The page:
Newtons rings

Newton demonstrated interference in the film of air between a convex lens and a flat glass plate. Light reflected at the lower surface of the lens interferes with light reflected at the glass plate, producing a set of alternately bright and dark rings centred on the point of contact between the lens and the glass, as illustrated in Figure 8.12. Newton's measurements showed that the depth of air between the lens and the glass is related to the spacing of the rings. He attempted to explain the phenomenon by using the particle theory of light in conjunction with a convoluted argument.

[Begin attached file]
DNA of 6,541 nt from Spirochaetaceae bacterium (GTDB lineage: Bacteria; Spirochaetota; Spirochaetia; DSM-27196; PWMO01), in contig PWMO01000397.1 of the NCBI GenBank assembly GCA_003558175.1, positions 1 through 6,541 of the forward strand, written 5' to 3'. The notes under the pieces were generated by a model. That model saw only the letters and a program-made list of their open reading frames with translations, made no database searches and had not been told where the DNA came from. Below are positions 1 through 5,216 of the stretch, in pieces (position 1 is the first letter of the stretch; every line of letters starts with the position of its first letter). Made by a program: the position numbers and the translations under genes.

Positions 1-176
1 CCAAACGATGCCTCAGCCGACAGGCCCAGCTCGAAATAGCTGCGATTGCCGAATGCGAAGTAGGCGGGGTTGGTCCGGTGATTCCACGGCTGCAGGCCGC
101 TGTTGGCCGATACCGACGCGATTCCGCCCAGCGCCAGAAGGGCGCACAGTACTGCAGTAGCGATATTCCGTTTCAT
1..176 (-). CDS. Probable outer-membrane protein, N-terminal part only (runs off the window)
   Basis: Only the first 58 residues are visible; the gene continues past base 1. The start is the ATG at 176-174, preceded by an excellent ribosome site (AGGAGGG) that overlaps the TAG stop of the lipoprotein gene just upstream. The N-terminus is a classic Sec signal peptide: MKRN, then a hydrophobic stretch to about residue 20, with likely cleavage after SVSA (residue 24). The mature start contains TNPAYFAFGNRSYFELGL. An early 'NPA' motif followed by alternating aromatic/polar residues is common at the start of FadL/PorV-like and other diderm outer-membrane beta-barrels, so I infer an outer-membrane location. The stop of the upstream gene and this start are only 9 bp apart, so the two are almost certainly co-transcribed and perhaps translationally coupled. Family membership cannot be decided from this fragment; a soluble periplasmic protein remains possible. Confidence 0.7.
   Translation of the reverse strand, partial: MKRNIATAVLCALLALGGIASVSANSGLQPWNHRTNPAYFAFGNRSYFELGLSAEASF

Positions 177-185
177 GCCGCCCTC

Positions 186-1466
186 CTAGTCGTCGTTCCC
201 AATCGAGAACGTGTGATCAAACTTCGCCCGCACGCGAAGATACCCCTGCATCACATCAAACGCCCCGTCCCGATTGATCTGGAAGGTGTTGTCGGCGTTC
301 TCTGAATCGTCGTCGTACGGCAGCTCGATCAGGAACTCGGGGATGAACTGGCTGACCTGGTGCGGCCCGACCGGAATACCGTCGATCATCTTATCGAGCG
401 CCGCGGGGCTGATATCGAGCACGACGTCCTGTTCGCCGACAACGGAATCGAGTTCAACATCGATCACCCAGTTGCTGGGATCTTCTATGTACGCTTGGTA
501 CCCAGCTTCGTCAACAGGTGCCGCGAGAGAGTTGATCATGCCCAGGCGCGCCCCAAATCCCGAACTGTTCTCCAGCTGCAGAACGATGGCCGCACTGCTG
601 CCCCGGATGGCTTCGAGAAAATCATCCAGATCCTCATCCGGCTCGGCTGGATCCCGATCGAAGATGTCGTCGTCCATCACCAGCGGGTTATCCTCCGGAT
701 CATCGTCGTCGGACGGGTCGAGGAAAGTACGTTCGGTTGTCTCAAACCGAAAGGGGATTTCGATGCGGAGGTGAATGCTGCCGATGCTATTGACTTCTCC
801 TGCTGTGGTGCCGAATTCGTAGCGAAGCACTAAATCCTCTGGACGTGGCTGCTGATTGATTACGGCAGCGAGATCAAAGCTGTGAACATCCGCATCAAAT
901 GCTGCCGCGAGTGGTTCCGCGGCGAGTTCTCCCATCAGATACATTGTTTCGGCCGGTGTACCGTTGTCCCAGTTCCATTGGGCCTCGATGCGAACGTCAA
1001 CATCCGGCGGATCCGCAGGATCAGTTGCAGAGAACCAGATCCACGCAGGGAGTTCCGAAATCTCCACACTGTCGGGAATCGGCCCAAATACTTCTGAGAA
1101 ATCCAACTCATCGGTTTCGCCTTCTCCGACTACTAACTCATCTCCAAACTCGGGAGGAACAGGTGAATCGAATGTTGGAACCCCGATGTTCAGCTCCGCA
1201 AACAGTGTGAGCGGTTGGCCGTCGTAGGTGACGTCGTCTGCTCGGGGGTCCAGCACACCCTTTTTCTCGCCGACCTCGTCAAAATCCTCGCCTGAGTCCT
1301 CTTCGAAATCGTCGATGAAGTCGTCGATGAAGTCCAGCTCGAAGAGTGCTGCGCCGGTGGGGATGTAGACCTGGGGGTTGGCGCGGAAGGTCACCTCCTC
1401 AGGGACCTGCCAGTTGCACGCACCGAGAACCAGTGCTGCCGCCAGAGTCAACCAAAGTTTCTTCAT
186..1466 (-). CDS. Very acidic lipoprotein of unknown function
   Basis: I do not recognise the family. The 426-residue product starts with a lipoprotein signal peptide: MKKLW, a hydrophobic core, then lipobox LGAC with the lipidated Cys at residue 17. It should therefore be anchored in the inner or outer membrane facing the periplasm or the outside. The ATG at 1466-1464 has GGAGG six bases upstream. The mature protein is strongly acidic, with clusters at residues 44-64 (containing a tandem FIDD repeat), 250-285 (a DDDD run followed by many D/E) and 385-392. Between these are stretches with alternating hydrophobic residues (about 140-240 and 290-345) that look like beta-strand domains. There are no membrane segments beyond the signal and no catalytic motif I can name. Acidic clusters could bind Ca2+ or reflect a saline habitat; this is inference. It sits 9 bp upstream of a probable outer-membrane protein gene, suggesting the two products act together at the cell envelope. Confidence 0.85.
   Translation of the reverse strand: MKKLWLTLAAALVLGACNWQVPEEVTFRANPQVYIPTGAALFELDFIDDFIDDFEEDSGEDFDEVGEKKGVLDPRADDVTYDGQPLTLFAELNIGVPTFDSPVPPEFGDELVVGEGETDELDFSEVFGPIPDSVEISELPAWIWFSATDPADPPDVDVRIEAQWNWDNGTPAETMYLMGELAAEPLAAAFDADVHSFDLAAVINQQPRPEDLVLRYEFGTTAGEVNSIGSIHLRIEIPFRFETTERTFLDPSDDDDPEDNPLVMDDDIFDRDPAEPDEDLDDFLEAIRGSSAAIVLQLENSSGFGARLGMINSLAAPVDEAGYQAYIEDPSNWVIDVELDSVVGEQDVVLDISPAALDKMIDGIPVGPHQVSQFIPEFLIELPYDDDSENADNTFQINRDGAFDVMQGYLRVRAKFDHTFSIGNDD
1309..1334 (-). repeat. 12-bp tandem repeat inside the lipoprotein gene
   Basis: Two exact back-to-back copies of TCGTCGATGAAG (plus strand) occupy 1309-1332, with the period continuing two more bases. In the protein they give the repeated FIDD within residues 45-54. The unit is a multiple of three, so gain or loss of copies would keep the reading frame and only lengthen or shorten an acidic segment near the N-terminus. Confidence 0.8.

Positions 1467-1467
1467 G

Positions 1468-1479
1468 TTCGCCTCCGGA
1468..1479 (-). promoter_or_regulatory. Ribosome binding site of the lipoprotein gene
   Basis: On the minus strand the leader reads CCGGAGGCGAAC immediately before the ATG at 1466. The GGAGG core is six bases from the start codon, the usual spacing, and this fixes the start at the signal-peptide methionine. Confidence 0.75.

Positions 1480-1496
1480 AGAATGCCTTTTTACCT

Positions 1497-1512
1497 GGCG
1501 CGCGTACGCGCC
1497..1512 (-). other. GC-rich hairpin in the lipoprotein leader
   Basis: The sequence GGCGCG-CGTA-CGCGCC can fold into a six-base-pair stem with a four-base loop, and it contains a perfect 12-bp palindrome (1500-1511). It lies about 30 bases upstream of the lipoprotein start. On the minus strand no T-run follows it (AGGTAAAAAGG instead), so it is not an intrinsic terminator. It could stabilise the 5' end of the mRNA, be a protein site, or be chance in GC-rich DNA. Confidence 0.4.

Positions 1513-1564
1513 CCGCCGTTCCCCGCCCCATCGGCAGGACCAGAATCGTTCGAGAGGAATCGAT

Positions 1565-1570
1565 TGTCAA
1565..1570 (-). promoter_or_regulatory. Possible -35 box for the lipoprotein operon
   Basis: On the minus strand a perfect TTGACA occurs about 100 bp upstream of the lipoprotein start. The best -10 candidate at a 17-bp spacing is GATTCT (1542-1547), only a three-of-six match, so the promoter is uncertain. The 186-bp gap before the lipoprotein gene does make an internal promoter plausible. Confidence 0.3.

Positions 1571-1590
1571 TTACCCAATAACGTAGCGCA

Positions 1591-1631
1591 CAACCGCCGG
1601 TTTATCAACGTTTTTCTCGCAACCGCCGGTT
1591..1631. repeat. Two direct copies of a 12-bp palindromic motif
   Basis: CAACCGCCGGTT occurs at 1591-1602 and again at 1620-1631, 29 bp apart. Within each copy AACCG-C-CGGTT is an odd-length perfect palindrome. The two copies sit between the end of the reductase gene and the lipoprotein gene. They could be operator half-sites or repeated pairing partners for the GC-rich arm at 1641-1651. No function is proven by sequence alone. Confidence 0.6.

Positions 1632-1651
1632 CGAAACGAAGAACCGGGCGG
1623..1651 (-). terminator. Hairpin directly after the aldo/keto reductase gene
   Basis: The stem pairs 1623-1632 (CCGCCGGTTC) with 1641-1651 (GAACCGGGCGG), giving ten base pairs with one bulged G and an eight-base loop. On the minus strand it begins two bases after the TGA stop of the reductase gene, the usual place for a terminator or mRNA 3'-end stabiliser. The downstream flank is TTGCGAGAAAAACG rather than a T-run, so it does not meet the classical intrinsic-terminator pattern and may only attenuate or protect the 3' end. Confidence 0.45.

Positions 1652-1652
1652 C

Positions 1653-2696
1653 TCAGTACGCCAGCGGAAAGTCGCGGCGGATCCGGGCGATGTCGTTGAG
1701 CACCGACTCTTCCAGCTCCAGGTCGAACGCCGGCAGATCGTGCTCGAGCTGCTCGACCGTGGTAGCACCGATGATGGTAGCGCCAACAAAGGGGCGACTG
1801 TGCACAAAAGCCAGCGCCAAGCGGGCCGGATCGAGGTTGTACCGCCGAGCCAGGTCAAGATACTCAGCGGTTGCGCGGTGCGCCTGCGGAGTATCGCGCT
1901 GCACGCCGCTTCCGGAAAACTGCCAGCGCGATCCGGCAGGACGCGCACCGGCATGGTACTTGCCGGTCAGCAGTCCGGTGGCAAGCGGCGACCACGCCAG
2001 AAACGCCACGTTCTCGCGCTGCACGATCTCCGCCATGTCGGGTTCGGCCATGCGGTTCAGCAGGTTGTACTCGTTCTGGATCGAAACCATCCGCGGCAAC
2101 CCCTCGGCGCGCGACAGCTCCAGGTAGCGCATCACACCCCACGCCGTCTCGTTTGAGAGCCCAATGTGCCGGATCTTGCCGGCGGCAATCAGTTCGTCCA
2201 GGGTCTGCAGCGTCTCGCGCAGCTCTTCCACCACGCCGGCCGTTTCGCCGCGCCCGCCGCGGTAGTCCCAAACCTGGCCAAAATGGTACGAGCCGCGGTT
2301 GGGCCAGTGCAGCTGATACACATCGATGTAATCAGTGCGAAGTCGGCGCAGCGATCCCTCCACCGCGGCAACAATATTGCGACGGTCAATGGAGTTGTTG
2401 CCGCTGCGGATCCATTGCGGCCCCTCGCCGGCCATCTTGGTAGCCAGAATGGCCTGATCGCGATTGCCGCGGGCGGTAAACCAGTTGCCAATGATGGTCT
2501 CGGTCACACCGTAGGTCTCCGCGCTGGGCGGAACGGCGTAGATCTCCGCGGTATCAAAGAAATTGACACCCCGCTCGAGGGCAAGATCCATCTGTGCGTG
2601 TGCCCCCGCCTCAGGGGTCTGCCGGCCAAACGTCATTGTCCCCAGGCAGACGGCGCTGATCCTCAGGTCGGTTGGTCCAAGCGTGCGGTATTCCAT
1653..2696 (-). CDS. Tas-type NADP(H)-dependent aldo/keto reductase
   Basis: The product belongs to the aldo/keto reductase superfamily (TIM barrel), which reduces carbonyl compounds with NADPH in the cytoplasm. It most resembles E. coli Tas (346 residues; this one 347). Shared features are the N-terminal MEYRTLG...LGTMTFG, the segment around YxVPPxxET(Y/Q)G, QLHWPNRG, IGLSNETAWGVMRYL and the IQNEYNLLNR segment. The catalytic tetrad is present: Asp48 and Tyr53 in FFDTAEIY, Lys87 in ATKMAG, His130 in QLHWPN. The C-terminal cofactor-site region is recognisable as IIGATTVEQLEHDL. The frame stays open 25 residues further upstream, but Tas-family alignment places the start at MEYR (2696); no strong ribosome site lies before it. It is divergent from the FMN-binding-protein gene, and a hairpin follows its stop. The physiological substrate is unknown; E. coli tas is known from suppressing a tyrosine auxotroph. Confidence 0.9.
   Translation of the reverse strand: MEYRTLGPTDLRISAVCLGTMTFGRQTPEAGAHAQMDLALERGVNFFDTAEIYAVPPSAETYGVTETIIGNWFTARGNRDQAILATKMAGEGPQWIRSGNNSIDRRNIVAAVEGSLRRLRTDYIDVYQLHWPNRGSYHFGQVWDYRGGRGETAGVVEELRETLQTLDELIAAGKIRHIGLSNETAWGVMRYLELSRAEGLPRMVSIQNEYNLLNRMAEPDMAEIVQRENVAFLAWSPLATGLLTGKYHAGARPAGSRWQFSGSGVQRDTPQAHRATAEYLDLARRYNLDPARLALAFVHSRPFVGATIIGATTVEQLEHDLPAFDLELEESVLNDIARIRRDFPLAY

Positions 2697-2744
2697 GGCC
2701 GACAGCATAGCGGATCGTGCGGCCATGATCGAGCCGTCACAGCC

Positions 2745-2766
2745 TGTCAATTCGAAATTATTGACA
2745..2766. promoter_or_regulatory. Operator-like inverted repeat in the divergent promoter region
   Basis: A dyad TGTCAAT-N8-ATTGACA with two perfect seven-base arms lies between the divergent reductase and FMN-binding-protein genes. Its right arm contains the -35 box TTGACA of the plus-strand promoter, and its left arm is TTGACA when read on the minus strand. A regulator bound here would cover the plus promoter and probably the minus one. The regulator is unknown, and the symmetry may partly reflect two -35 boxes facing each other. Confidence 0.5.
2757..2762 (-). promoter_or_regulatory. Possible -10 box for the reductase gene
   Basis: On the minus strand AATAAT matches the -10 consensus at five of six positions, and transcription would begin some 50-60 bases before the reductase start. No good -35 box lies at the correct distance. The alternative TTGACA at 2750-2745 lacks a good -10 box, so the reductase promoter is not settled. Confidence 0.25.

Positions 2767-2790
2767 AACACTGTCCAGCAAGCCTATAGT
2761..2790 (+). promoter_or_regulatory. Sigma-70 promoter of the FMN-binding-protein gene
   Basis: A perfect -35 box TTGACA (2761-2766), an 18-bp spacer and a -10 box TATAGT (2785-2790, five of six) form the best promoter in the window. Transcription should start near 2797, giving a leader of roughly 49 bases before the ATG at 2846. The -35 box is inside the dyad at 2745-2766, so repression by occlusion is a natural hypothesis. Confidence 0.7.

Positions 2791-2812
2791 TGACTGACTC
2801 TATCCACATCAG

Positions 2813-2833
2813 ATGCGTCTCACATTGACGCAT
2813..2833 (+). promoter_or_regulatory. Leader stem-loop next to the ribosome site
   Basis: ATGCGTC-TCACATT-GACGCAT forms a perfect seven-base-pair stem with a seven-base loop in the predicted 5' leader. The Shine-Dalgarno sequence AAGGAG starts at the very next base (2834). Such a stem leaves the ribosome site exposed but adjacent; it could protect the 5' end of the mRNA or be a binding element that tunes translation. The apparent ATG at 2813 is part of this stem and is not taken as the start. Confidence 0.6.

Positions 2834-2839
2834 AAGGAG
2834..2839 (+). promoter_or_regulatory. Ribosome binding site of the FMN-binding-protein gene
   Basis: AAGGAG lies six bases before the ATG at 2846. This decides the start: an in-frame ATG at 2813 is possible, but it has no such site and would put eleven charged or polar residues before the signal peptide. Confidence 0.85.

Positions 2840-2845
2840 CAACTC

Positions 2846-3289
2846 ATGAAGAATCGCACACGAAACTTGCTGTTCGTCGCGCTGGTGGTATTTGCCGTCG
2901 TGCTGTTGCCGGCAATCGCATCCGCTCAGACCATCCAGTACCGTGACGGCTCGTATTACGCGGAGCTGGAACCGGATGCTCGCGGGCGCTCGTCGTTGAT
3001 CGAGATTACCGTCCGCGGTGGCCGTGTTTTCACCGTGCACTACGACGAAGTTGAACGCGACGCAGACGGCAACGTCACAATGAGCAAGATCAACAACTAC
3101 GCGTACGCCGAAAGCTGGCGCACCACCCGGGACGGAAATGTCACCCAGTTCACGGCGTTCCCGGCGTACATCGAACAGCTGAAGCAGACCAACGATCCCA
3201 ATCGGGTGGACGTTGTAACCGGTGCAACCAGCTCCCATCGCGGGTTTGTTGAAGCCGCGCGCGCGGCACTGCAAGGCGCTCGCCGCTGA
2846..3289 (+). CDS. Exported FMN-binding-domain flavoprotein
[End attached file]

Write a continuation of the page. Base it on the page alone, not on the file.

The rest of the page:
The interference pattern reflects the circular symmetry of the air film. The rings become progressively closer together towards the edge of the lens, where the thickness of the film

Figure 8.12 Newton's rings.

* Visualization of sound waves using regularly spaced soap films. Eur. J. Phys. 2: 755-765 (2007).

varies more rapidly. Newton's rings are seen to best advantage in monochromatic light.

In the context of Newton's rings, it is the phase difference of 180° between waves reflected at the two surfaces of the air film at the point of contact that gives rise to a dark spot at the centre of the pattern. The film is so thin at that point that it does not introduce a significant additional path difference between the waves.

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